Epidemic remedies to blow your mind
"Remembering the stories of epidemics past has led the Auckland Medical Museum Trust to each day post stories on social media under the tag Epidemics Aotearoa," writes Margaret Horsburgh. "These are some of the more interesting remedies for the 1918 influenza epidemic."
1. Mulled (heated ) beer.
2. Adding sulphur to an open fire and inhaling the fumes.
3. Camphor bags worn around one's neck — particularly recommended for children.
4. Whiskey and lemon juice. Apparently lemons were in short supply — not so for whiskey.
5. Four drops of kerosene on a teaspoon of sugar. Swallow and soon the kerosene will permeate the individual's sweat.
6. Nose bleeds (how this should be induced is unclear).
( Margaret Horsburgh from the Auckland Medical Museum Trust )
Translation is very un-PC
Peter writes: "Further to your item about French words, readers may find it interesting that the French word 'ordinateur' was coined because 'computer' sounds very, very rude to a French ear. The first syllable sounds like a slang word for 'idiot' and the second a violently derogatory term applied (by men) to female sex workers or, more commonly, to women they don't approve of (the English equivalents rhyme with 'score' or 'smut'). 'Pute' and its cousin 'putain' are also all-purpose imprecations, equivalent to an English word that rhymes with 'duck'. Oddly, the Spanish word 'computadora' contains the exact Spanish equivalent of that rude word."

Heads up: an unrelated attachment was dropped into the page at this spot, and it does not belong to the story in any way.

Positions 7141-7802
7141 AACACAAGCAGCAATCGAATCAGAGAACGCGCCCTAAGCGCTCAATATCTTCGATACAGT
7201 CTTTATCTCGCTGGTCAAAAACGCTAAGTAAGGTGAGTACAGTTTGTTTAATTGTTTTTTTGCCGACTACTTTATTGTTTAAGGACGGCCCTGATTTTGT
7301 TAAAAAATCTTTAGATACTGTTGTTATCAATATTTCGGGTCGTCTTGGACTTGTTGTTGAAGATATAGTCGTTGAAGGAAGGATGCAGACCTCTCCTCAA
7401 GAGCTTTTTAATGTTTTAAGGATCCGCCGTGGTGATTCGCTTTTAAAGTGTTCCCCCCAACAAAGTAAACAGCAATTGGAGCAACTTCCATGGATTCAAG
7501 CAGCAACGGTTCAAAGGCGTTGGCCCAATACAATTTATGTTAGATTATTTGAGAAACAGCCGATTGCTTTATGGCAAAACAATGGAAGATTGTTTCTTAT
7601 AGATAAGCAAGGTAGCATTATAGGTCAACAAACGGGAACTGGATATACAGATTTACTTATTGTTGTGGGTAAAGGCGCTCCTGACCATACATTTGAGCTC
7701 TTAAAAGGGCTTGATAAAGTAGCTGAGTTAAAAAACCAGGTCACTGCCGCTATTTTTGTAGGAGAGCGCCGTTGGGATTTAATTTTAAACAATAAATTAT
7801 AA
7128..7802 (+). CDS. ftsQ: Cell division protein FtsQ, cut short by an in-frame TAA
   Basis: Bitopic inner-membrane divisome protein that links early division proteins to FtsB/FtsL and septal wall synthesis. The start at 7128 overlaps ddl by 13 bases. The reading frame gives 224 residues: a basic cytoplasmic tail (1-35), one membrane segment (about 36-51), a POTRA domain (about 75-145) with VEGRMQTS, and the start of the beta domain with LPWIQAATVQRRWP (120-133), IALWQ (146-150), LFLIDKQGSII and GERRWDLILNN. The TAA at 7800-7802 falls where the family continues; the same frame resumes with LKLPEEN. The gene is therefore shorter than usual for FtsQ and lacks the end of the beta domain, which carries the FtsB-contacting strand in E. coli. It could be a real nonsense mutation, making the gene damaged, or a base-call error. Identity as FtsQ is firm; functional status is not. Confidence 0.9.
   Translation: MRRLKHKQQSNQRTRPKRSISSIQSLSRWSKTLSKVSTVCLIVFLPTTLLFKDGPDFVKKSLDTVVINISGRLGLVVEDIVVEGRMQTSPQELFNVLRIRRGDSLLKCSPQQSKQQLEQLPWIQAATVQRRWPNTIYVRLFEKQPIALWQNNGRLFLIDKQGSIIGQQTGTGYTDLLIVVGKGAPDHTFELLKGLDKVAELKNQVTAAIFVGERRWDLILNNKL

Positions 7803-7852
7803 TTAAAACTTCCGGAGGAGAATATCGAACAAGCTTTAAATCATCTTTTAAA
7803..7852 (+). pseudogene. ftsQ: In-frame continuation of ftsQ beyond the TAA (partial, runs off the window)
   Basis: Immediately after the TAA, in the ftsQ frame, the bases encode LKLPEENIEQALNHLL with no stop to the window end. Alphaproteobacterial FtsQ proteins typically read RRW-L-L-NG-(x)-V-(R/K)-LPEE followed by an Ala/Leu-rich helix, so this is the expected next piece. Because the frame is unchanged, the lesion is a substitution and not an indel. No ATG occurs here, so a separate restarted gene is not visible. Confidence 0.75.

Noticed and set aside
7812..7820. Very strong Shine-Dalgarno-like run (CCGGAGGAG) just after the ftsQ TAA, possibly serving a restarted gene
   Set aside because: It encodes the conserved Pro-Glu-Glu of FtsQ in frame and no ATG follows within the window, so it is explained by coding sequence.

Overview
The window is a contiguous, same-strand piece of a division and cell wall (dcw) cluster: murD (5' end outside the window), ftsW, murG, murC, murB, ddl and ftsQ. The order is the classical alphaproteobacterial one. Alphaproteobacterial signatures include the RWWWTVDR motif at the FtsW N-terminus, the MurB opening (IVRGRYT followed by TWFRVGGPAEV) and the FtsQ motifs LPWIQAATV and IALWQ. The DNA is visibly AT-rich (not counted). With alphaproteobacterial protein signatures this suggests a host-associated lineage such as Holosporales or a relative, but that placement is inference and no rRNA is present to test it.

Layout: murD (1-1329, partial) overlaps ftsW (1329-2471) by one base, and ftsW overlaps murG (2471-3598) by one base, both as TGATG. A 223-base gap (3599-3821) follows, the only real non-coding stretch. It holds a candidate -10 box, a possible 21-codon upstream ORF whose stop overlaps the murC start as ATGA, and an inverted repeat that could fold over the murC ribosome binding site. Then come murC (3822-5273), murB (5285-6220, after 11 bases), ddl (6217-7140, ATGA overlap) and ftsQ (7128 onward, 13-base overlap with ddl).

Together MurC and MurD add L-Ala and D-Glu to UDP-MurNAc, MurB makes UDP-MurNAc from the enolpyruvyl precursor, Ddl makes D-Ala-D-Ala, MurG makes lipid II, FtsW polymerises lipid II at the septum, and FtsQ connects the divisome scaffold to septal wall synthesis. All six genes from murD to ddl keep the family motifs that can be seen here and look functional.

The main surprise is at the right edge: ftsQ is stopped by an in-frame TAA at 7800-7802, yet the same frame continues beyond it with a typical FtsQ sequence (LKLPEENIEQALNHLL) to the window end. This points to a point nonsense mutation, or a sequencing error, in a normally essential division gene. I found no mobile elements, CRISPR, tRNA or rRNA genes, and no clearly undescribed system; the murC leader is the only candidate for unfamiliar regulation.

I have been good during lockdown, as evidenced by the highlights of places I visited sent to me by the Google Maps app.
Band names on the run
"How to ruin a band's name with one extra letter," tweets @Robert Popper. "I'll start: SS Club 7" ... Best replies include: Kings of Lemon, FU2, Nine Inch Snails, Couldplay, Linkedin Park, Proxy Music, The Food Fighters, Adam and the Aunts, Earth, Wind and Fibre ... and Foreigners — Coming over here, wanting to know what love is."